Remember when buying sunscreen was easy? You just picked your SPF-level, and decided which packaging appealed the most to you.
As the years passed and everything regarding sun-protection got more complicated, choosing the right sunscreen can now seem overwhelming.
The beauty-experts at Allure magazine thoughtfully came to help.
Below you’ll find explanations of the most common words and phrases found on sunscreens so you can approach the shelves (or the websites) with the confidence that you’re getting what you want and need, whether that’s a formula that won’t irritate your skin, one that won’t harm the environment, one that won’t budge when you sweat, or all of the above — and then some.
A broad-spectrum sunscreen is one that offers protection from both UVB rays, which burn skin, and UVA rays, which cause damage like collagen breakdown. For the best sun protection, use only sunscreens labeled “broad-spectrum.”
A “chemical” sunscreen is one that protects your skin from UV rays by absorbing them with chemical ingredients, such as octocrylene or avobenzone (though it’s worth noting even “mineral” sunscreens are made in labs).
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Some brands test for distinctions like being “good for sensitive skin”, but seeing this term doesn’t indicate which benefit they tested for, nor on how many people — so don’t let it sway your choice.
The Gluten Intolerance Group will place its GFCO seal on beauty products with 10 parts per million or less of gluten. (For people with gluten-allergies, even having the substance on their skin can cause an unwanted reaction.)
The FDA doesn’t regulate this term (see “Caveat Emptor,” below, for more on that), and companies can claim to be “hypoallergenic” whether or not they’ve formulated a product with a low likelihood of triggering allergic reactions. If you have sensitive skin, or tend to react to sunscreens, look for a fragrance-free mineral formula.
These sunscreens achieve their SPF factor with physical blockers, like Titanium Dioxide and Zinc Oxide. They literally form a physical-barrier between UV rays and skin.
There’s no standard way to validate whether a beauty product is likely to cause comedones (pimples). But if you’re acne-prone, choose sunscreens with drying salicylic acid and zinc oxide, and avoid ones rich in lipids, like coconut oil and cocoa butter.
This means a product doesn’t contain oil, but it doesn’t indicate whether it has other occlusives, like silicone, that can cause breakouts and even heat rash. If you’re concerned, look for a sunscreen that does NOT have either oils nor silicones. (You can find silicone by looking for names that end in “-siloxane” or “-thicone”.)
While this can mean that a sunscreen’s botanical ingredients were farmed organically (look for the USDA seal), no sunscreen can be 100-percent organic. Chemical sunscreens rely on lab-concocted compounds to protect from UV rays, and physical ingredients “are synthetically created — it is illegal to use mined versions of zinc and titanium dioxide since they are contaminated with dangerous levels of heavy metals”.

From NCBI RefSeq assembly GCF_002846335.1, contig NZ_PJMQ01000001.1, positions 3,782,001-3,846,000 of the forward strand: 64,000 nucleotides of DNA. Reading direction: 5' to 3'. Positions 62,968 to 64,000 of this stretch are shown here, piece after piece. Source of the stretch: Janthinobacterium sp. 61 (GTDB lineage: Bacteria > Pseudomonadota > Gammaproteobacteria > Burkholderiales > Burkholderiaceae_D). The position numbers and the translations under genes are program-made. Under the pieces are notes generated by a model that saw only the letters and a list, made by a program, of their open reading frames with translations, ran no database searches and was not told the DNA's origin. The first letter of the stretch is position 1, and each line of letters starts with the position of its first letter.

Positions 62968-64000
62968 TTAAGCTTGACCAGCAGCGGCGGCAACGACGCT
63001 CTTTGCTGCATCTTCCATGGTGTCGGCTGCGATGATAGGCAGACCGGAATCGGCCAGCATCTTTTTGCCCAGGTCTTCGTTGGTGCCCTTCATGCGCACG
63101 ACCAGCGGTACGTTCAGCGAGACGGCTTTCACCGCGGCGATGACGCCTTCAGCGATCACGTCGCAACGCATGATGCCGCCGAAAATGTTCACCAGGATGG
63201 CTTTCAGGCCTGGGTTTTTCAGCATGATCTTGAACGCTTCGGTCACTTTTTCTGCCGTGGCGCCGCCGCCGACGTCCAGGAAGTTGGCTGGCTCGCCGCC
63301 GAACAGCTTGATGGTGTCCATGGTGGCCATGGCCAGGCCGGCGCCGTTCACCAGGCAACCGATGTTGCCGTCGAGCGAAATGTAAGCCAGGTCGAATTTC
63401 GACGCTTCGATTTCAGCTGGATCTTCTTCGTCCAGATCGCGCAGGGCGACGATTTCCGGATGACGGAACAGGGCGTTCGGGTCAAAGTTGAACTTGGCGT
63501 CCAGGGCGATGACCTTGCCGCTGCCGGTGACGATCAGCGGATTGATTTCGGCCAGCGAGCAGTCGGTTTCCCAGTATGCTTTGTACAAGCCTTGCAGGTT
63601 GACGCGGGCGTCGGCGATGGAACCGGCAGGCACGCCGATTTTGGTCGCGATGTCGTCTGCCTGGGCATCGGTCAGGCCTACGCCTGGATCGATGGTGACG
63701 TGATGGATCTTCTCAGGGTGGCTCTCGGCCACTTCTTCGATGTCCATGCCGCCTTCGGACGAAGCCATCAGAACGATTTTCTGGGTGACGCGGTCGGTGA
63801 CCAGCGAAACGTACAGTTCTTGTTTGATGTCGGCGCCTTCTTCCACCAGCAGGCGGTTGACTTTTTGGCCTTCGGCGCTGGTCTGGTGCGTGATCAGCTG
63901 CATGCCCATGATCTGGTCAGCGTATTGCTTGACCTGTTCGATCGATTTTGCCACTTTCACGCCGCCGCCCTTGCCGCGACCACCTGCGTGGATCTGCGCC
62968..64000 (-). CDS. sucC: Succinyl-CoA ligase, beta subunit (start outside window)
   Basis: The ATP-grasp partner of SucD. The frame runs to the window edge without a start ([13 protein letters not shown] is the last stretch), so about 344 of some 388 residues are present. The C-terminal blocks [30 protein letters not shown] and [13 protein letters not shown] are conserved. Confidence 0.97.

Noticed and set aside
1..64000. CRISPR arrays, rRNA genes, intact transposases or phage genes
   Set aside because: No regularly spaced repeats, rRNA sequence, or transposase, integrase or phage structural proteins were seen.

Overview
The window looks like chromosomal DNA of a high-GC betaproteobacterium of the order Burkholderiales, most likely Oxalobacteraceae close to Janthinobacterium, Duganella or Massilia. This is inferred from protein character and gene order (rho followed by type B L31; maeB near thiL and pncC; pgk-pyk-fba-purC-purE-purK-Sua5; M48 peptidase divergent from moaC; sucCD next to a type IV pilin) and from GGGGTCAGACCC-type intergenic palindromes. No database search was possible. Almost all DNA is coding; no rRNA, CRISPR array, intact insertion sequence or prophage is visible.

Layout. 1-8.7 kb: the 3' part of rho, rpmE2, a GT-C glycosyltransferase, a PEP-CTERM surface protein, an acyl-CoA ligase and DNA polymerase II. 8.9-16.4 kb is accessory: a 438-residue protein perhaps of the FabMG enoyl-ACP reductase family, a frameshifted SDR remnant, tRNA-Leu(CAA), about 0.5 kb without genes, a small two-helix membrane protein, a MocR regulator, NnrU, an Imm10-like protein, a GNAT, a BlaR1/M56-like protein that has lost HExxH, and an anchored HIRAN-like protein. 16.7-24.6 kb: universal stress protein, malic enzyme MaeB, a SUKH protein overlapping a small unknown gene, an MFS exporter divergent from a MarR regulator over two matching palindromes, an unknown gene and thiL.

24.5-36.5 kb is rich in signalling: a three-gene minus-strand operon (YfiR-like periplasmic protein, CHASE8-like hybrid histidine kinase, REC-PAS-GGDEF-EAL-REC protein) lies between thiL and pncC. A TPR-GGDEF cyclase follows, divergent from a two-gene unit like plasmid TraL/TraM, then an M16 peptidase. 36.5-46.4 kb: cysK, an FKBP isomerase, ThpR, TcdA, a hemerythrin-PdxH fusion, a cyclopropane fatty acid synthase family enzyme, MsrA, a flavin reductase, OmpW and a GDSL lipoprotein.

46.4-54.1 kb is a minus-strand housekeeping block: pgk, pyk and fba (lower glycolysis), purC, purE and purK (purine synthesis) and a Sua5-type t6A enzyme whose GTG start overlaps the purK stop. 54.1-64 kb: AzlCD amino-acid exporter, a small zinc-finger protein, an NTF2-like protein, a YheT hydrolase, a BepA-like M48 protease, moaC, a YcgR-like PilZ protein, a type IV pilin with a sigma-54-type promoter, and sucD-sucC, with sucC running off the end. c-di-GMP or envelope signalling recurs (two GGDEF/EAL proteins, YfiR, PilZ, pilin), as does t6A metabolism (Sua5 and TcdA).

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Either term should mean that a sunscreen doesn’t contain any of these five ingredients: oxybenzone, octinoxate, octocrylene, 4-methylbenzylidene, and butyl-paraben. Small studies suggest that these ingredients can affect coral’s ability to reproduce by harming or killing coral larvae and even reduce its life span and immunity. Still, these are unregulated terms, so double-check the label for any of the above ingredients if reef safety is a priority. (Reef-safe sunscreens may also be labeled “biodegradable,” says Sonya Lunder, senior toxics adviser for the Sierra Club’s gender, equity, and environment program.)
It means that when the sunscreen was exposed to several different sands — fine, medium, and all-purpose — the SPF level didn’t change. This is usually due to smoother, silkier textures that don’t allow sand to “cling”. (There’s no standard for just how sand-repellent a sunscreen is, but some independent labs offer tests for sunscreen makers who want to make this claim.)
You’re better off looking at the back of the label than the front to determine whether or not a sunscreen is good for sensitive skin. Opt for physical sunscreens instead of chemical ones, since they’re less likely to irritate skin, and look for options without “fragrance,” another top offender, listed on the ingredient label.
Stands for sun protection factor, specifically for UVB rays. The number next to it is a measure of how much solar energy is required to produce a sunburn on protected skin — as the SPF value increases, so does sunburn protection. (It’s not a measure of UVA protection — another reason to choose broad-spectrum sunscreens.) The FDA’s standard for testing is to apply two milligrams of sunscreen per square centimeter of skin. Or, in medical terms: “A really thick layer.” “So the higher that number, the better.” Reapply every two hours to stay protected.
Since there’s no actual test to verify that a sunscreen is better for activities, any sunscreen that’s qualified as water-resistant for 80 minutes will do the trick.
In the U.S., the FDA regulates this term via one standard test: A subject alternates between getting wet and drying off multiple times and is then tested to be sure the sunscreen is still on and in effect. All sunscreens that use the term “water-resistant” are required to undergo the test, so look for the stamp if you know you’re going to be swimming or sweating. The Australian government’s Therapeutic Goods Association requires that sunscreens remain fully present on skin after four hours of water exposure. You can seek out sunscreens, like ones from TropicSport, that are sold in both countries and have passed both tests.